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1. The Requirement
1. The Requirement
4. Small Projects
6. Lessons Learned
4.4.5 The project shall report measurement analysis results periodically and allow access to measurement information by Center-defined organizational measurement programs.
NPR 7150.2, NASA Software Engineering Requirements, does not include any notes for this requirement.
1.2 Applicability Across Classes
Classes C-E and Safety Critical are labeled "P (Center) +SO." This means that this requirement applies to the safety-critical aspects of the software and that an approved Center-defined process which meets a non-empty subset of this full requirement can be used to meet the intent of this requirement.
Class C and Not Safety Critical and Class G are labeled with "P (Center)." This means that a Center defined process which meets a non-empty subset of this full requirement can be used to meet the intent of this requirement.
Class F is labeled with "X (not OTS)". This means that this requirement does not apply to off-the-shelf (OTS) software for these classes.
The intent of this requirement is that the software development project organizations provide or allow access to the software metric data during the project life cycle by those Center-defined organizations responsible for assessing and utilizing the metric data. Access can be provided to a number of organizations tasked to review or access the software development progress and quality. When a software effort is acquired from an industry partner, the contractor and/or subcontractors provide NASA with access to the software metric information in a timely manner to allow usage of the information.
NASA established software measurement programs to meet measurement objectives at multiple levels within the Agency. In particular, measurement programs are established at the project and also at the Mission Directorate and Mission Support levels (see SWE-095 and SWE-096) to satisfy organizational, project, program and Directorate needs. Centers have measurement systems and record repositories that are used for records retention, and for subsequent analysis and interpretation to identify overall levels of Center competence in software engineering, and to identify future opportunities for training and software process improvements.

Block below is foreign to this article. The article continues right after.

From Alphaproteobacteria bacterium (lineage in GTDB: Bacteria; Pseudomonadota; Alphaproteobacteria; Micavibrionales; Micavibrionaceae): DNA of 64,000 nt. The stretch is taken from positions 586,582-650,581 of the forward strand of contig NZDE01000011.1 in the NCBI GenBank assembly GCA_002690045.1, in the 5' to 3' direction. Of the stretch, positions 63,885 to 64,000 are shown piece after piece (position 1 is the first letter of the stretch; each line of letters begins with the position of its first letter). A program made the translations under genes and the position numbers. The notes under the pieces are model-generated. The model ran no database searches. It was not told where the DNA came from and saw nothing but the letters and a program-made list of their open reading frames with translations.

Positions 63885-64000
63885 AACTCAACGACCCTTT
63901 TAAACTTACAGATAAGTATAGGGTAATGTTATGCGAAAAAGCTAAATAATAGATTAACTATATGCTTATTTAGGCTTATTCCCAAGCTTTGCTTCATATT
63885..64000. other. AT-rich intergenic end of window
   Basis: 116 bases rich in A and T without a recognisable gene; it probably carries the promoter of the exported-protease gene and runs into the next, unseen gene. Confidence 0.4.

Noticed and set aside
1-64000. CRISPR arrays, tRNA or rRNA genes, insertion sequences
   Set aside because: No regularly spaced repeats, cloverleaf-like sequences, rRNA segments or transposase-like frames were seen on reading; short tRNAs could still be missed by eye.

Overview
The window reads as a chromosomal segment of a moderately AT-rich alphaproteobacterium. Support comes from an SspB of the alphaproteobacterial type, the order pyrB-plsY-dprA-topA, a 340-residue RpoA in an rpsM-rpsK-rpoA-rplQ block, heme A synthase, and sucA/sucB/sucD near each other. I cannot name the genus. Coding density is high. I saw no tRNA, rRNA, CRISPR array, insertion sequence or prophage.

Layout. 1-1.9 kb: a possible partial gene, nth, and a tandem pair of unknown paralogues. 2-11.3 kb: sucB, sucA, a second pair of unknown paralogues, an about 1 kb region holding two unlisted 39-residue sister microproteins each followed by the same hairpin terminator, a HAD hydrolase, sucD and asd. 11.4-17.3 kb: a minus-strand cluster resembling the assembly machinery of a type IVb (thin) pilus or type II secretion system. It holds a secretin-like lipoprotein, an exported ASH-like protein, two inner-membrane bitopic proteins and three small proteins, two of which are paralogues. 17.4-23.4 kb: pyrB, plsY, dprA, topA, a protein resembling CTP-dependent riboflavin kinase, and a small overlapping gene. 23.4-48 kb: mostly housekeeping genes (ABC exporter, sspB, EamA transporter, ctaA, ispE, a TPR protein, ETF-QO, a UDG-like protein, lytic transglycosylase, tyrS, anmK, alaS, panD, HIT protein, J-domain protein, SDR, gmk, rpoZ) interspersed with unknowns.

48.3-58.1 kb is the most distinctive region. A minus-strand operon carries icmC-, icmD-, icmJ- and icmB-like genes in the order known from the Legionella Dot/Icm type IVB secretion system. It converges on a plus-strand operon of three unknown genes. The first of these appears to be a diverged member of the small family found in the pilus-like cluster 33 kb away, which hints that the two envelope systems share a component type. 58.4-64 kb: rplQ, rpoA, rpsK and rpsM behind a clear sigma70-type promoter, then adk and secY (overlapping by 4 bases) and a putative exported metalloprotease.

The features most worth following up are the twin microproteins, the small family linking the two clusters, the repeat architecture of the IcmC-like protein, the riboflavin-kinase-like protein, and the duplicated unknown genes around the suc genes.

The data gained from these measurement programs assist in the management of projects, assuring and improving safety and product and process quality, and in improving overall software engineering practices. In general, the project level and Mission Directorate/Mission Support Office level measurement programs are designed to meet the following high-level goals:
To improve future planning and cost estimation.
To provide realistic data for progress tracking.
To provide indicators of software quality.
To provide baseline information for future process improvement activities.
Information generated to satisfy other requirements in the NPR 7150.2 (see SWE-090,SWE-091, SWE-092, and SWE-093) provide the software measurement data and the analysis methods that are used to produce the results being reported by this SWE-094. The information is recorded in a Software Metrics Report.
Metrics (or indicators) are computed from measures using approved and documented analysis procedures. They are quantifiable indices used to compare software products, processes, or projects or to predict their outcomes. They show trends of increasing or decreasing values, relative only to the previous value of the same metric. They also show containment or breeches of pre-established limits, such as allowable latent defects. Management metrics are measurements that help evaluate how well software development activities are being conducted across multiple development organizations. Trends in management metrics support forecasts of future progress, early trouble detection, and realism in current plans. In addition, adjustments to software development processes can be evaluated, once they are quantified and analyzed. The collection of Center-wide data and analysis results provides information and guidance to Center leaders for evaluating overall Center capabilities, and in planning improvement activities and training opportunities for more advanced software process capabilities.